The committee did find an increase in thyroid cancer cases in children who had been exposed to radiation at the time of the accident, but, thankfully, these led to few deaths — in the thyroid cancer cases diagnosed among children in Belarus during 1986-2002 and treated, for example, the survival rate was 98.8%, according to the Chernobyl Forum, a body created by eight UN agencies and the governments of Belarus, Russia and Ukraine. In good part as a result of this forum, which lamented the irrational fears of radiation and recommended that the evacuated areas be again declared hospitable, Belarus is now being repopulated and Chernobyl is becoming a tourist destination.

The incalculable harm that came of the panic that accompanied Chernobyl cannot be undone. Some 336,000 people in the vicinity of Chernobyl were evacuated from their homes and workplaces, most of them becoming impoverished as a result. The damage extended to their ­psyches, with an epidemic of afflictions among the evacuees that included depression, anxiety, alcohol and drug abuse, terminations of wanted pregnancies, and suicides. As the UN summed up the human fallout, the accident “caused serious social and psychological disruption in the lives of those affected and vast economic penalties over the entire region.”

Although the UN scaled back the extreme projections associated with its radiation linearity theory, it still endorses the theory itself. A wealth of scientific data indicates it should not: Although linearity cannot be proven, it can be, and has been, disproven by numerous studies that show low levels of radiation to actually promote human health.

One example involves 34,000 Swedes downwind of Chernobyl whose thyroids absorbed large doses of radioactive iodine-131. Instead of being afflicted with excess thyroid cancers, as would have been expected, they experienced a 38% decline. Another example: Epidemiological studies in Russia demonstrated that the population of the most contaminated region near Chernobyl contracted fewer cancers than Russia’s general population.

The areas near Chernobyl — a quarter of a century later — are slowly returning to normalcy. The areas around Fukushima, meanwhile, are slowly being evacuated. Before hundreds of thousands of Japanese become doomed to a Chernobyl-style fate, it would behoove us all to learn our history.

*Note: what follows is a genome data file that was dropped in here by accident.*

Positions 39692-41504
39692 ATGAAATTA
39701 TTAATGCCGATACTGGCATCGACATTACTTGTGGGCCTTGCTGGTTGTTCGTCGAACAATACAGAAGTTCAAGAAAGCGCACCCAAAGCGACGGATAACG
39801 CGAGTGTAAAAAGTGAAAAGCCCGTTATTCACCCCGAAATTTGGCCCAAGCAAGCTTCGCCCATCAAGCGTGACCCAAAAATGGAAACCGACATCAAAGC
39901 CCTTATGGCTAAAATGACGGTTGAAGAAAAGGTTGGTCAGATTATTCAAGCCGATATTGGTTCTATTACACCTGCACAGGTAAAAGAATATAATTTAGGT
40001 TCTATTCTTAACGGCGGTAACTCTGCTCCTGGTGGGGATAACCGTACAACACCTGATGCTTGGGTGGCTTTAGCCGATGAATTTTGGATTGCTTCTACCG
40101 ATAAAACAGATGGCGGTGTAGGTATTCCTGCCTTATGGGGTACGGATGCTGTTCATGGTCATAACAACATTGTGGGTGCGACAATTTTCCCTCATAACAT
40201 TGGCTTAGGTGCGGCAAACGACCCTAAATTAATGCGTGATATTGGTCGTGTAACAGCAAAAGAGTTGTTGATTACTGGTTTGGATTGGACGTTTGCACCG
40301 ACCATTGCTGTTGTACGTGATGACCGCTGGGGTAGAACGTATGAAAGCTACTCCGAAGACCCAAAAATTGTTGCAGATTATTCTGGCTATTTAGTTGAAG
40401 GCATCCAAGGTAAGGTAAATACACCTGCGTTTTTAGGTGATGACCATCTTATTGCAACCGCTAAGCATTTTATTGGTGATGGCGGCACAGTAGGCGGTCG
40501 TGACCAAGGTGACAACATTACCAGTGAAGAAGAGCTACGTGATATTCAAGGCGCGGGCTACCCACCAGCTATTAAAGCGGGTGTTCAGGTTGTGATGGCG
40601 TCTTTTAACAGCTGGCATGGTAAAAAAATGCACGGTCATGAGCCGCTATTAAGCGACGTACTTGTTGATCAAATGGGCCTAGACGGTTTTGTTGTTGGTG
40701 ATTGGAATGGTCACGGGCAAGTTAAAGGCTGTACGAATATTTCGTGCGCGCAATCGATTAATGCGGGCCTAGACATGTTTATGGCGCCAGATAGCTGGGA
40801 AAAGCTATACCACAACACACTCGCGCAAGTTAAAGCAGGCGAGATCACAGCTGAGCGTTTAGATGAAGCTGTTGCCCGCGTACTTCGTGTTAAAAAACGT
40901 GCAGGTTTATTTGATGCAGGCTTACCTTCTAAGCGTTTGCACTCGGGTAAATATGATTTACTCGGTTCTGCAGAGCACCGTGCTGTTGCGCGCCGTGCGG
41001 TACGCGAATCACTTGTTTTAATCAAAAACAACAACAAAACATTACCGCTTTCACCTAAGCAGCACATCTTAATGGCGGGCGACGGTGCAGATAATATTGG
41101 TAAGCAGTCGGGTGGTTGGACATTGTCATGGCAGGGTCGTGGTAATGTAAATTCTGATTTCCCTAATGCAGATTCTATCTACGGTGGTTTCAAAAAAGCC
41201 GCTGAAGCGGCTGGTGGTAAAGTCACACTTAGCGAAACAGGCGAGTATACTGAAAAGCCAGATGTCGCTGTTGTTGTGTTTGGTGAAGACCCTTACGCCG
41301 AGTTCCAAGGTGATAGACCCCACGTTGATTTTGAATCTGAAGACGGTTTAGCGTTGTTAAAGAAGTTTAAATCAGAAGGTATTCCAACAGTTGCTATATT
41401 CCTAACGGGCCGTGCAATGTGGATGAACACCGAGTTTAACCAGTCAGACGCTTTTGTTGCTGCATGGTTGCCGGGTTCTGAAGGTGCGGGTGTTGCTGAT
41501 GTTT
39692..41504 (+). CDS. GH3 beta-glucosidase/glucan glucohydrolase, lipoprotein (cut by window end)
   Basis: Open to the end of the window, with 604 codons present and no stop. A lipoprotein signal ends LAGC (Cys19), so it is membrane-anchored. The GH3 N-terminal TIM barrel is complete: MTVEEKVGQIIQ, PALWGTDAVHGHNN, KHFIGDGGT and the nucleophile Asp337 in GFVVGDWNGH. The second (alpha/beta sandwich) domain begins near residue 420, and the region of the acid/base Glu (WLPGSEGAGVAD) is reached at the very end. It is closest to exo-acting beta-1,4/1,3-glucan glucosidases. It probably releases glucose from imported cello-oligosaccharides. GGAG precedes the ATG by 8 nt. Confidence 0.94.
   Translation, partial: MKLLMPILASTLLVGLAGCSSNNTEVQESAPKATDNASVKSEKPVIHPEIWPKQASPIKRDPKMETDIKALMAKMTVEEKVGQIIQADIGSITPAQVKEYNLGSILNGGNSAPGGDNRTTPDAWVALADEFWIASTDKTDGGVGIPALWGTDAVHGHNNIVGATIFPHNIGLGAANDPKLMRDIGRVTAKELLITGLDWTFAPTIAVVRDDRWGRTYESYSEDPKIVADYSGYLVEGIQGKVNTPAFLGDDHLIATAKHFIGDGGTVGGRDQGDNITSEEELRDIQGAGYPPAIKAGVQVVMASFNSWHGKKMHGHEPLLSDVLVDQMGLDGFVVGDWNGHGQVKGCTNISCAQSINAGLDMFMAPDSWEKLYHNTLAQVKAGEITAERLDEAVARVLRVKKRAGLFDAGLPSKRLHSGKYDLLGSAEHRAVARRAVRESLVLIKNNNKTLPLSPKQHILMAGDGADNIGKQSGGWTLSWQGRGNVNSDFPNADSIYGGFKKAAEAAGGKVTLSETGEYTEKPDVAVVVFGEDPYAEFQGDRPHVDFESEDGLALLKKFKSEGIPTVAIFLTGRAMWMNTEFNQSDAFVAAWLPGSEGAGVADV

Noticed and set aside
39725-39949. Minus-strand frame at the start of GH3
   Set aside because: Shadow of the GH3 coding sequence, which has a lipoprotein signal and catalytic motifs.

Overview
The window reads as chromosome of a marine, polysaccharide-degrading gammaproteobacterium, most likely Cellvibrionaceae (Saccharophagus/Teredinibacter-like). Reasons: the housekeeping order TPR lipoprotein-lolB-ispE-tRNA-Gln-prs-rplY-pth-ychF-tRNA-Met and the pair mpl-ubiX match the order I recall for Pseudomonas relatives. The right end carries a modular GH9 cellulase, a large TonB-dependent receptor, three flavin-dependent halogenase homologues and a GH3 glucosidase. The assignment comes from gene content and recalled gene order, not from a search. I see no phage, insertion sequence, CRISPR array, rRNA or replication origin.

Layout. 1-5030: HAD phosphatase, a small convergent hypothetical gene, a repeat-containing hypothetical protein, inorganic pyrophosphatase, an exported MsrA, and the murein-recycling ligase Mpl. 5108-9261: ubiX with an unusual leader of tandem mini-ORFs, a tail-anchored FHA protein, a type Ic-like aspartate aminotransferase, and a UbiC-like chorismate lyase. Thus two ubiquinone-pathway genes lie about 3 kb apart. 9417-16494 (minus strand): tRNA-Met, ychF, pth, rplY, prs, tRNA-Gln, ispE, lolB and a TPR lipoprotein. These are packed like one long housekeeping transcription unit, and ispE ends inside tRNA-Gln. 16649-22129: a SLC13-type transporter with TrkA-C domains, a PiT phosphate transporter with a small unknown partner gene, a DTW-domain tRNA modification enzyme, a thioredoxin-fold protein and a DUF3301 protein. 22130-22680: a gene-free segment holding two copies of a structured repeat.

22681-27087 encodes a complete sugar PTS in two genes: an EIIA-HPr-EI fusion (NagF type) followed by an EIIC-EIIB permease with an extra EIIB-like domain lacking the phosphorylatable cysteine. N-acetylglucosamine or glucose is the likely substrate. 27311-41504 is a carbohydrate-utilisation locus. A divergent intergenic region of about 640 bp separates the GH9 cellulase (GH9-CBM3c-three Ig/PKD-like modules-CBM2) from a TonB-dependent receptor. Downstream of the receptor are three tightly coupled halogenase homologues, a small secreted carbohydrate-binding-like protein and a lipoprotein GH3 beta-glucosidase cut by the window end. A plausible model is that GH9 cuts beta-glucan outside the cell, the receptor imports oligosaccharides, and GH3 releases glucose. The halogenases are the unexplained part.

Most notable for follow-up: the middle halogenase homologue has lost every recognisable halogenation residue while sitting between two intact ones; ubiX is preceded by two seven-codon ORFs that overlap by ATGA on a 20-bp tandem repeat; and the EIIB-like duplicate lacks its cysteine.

Financial Post

Second in a series.
Next: Electricity stations more dangerous than nuclear.

Lawrence Solomon is executive director of Energy Probe, an anti-­nuclear organization, and the author of The Deniers.

For a superb article on the Chernobyl accident and the beneficial health effects of low level radiation, written by a former chair of the UN’s Scientific Committee on the Effects of Atomic Radiation, click here.

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About Lawrence Solomon

Lawrence Solomon is one of Canada's leading environmentalists. His book, The Conserver Solution (Doubleday) popularized the Conserver Society concept in the late 1970s and became the manual for those interested in incorporating environmental factors into economic life. An advisor to President Jimmy Carter's Task Force on the Global Environment (the Global 2000 Report) in the late 1970's, he has since been at the forefront of movements to reform foreign aid, stop nuclear power expansion and adopt toll roads. Mr. Solomon is a founder and managing director of Energy Probe Research Foundation and the executive director of its Energy Probe and Urban Renaissance Institute divisions. He has been a columnist for The Globe and Mail, a contributor to the Wall Street Journal, the editor and publisher of the award-winning The Next City magazine, and the author or co-author of seven books, most recently The Deniers, a #1 environmental best-seller in both Canada and the U.S. .